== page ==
I guess we all heard the fundamentalist IPv6 mantra by now: “Every subnet gets a /64.” Being a good foot soldier, I included it in my Enterprise IPv6 webinar (last live session in 1H2011 in a few days – register here). Time to fix that slide and admit what we also knew for a long time: IPv6 is classless and we have yet to see the mysterious device that dies in flames when sniffing a prefix longer than a /64.
Before you rush out and change all your 64s prefixes to 120s, a few words of caution:
- You have to use /64 prefixes on subnets running SLAAC.
- I wouldn’t be surprised if some host stacks would be broken enough to die when faced with a local prefix not equal to /64. Conclusion: use /64 on all subnets to which workstations are attached.
- Likewise, I wouldn’t expect consumer CPE vendors to understand IPv6 can be classless. As above, use /64s in consumer environment.
- If a layer-3 forwarding device breaks down when having a prefix longer than /64 in its IPv6 routing table, throw it away.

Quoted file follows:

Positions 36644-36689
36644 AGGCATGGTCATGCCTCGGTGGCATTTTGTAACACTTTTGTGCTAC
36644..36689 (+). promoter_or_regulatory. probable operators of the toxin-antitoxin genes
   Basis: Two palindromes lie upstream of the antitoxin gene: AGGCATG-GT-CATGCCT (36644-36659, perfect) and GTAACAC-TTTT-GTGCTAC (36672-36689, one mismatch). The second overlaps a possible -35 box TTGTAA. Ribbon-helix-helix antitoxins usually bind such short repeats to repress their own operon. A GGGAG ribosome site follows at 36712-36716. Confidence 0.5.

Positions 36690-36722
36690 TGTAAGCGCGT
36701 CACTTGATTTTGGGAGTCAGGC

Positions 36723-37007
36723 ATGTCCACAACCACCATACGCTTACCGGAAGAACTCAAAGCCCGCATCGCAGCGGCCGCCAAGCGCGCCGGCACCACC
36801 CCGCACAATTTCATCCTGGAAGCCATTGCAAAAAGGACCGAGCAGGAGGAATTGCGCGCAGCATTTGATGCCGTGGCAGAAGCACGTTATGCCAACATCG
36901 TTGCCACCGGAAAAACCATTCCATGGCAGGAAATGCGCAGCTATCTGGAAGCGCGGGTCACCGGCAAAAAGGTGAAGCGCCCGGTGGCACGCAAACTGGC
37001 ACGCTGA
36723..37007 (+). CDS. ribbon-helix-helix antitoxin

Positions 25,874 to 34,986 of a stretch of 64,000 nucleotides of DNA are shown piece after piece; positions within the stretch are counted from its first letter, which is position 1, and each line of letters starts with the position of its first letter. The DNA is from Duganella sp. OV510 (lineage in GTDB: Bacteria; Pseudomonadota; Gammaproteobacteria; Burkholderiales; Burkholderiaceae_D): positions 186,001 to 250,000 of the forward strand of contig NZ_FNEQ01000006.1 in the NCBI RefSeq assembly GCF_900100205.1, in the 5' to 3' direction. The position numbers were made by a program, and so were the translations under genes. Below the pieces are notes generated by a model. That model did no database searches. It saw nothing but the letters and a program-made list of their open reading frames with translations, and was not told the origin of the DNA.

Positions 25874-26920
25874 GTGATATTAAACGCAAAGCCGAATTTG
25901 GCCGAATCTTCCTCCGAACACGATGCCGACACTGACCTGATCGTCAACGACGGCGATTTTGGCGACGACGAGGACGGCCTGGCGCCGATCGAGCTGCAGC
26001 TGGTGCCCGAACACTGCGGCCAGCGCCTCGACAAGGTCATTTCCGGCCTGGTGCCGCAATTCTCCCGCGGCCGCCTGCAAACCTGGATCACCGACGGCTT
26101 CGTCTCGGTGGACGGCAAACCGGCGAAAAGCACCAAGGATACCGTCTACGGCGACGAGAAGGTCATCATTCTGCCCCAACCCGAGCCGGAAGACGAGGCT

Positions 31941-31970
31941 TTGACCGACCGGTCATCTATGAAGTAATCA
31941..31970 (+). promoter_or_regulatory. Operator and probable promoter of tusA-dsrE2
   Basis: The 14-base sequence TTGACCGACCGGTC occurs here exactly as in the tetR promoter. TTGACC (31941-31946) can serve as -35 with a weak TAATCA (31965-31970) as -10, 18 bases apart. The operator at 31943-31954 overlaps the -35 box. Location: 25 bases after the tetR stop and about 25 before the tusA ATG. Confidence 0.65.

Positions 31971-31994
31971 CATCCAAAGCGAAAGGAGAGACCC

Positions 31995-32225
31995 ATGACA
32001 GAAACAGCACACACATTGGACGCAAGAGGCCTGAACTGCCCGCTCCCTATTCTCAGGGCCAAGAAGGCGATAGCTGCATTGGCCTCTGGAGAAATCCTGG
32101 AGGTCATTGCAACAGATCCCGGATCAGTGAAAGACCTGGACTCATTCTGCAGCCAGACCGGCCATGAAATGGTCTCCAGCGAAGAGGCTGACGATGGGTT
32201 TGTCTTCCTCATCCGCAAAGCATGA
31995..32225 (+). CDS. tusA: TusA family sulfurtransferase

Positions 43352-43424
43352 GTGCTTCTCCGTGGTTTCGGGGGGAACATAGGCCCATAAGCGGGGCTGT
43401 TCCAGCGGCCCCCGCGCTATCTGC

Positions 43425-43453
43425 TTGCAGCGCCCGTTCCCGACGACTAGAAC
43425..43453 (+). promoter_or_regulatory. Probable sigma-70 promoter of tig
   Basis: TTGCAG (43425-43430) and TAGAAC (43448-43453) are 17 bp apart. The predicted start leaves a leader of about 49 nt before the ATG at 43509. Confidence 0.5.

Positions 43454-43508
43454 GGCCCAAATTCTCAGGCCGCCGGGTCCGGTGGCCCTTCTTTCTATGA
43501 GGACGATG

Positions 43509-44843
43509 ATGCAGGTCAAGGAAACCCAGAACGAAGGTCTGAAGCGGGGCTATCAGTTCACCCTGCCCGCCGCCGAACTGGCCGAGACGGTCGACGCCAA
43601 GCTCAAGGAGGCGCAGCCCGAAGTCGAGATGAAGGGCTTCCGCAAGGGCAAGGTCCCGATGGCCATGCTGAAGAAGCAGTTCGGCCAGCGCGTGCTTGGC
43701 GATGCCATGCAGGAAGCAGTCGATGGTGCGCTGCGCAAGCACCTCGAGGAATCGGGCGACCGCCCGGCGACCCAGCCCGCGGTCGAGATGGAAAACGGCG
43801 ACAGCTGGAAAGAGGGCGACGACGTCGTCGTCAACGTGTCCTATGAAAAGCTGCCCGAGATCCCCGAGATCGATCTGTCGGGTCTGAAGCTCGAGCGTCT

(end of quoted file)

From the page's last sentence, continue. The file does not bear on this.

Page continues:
Jeff Wheeler proposes to use /120 on all (data center?) subnets. I never tested this idea in practice and have no clue whether common server operating systems (Linux, Windows) would work with static IPv6 addresses out of a /120 prefix. Real-life experience? Please write a comment!
As a precaution against yet-to-be-discovered bugs, you could decide to use a single /120 prefix out of a /64 prefix on server-facing subnets (if the /120 prefix fails, you can easily go back to a /64 prefix without renumbering anything else but the affected subnet).
Alternatively, you could decide to be on the safe side, use the /64 prefixes on server subnets, assign static IPv6 addresses with high bits set to zero to servers (for example, use only 2001:DB8:C001:BABE::2/64 through 2001:DB8:C001:BABE::FE/64) and deploy inbound access lists on the L3 switches dropping packets sent to IPv6 addresses outside of that range.
Last but definitely not least, using /64 prefixes on point-to-point core links (and being exposed to script kiddies) is ridiculous. Juniper formalized this line of thinking with a standard-track RFC, recommending /127 prefixes on point-to-point links. And once you leave the 64-everywhere dogma behind, you can make the final step and allocate /128s to loopback addresses (I’ve tested this in Cisco IOS – works like a charm). Welcome back to the VLSM world.